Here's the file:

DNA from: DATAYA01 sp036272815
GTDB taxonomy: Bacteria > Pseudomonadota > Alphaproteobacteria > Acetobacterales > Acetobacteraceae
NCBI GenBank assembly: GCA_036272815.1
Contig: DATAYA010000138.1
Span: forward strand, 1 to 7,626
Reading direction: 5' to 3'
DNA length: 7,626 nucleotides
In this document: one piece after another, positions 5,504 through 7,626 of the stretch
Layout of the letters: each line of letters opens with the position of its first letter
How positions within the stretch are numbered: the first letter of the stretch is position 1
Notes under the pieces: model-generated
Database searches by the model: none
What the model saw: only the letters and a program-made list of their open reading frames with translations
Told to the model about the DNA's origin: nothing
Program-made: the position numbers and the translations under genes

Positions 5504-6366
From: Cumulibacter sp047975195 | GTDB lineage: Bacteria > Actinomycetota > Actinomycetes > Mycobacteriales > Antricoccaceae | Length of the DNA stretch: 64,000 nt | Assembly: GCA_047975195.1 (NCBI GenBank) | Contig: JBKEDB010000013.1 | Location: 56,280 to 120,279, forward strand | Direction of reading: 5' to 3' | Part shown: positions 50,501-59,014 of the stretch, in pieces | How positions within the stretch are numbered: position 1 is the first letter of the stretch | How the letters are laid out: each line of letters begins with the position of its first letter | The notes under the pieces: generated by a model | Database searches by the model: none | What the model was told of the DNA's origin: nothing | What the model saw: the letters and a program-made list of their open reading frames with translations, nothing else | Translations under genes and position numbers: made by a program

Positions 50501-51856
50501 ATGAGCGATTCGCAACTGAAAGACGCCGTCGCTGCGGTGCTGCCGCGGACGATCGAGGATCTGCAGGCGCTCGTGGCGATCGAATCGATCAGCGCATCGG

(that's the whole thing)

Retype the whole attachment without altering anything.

DNA from: DATAYA01 sp036272815
GTDB taxonomy: Bacteria > Pseudomonadota > Alphaproteobacteria > Acetobacterales > Acetobacteraceae
NCBI GenBank assembly: GCA_036272815.1
Contig: DATAYA010000138.1
Span: forward strand, 1 to 7,626
Reading direction: 5' to 3'
DNA length: 7,626 nucleotides
In this document: one piece after another, positions 5,504 through 7,626 of the stretch
Layout of the letters: each line of letters opens with the position of its first letter
How positions within the stretch are numbered: the first letter of the stretch is position 1
Notes under the pieces: model-generated
Database searches by the model: none
What the model saw: only the letters and a program-made list of their open reading frames with translations
Told to the model about the DNA's origin: nothing
Program-made: the position numbers and the translations under genes

Positions 5504-6366
From: Cumulibacter sp047975195 | GTDB lineage: Bacteria > Actinomycetota > Actinomycetes > Mycobacteriales > Antricoccaceae | Length of the DNA stretch: 64,000 nt | Assembly: GCA_047975195.1 (NCBI GenBank) | Contig: JBKEDB010000013.1 | Location: 56,280 to 120,279, forward strand | Direction of reading: 5' to 3' | Part shown: positions 50,501-59,014 of the stretch, in pieces | How positions within the stretch are numbered: position 1 is the first letter of the stretch | How the letters are laid out: each line of letters begins with the position of its first letter | The notes under the pieces: generated by a model | Database searches by the model: none | What the model was told of the DNA's origin: nothing | What the model saw: the letters and a program-made list of their open reading frames with translations, nothing else | Translations under genes and position numbers: made by a program

Positions 50501-51856
50501 ATGAGCGATTCGCAACTGAAAGACGCCGTCGCTGCGGTGCTGCCGCGGACGATCGAGGATCTGCAGGCGCTCGTGGCGATCGAATCGATCAGCGCATCGG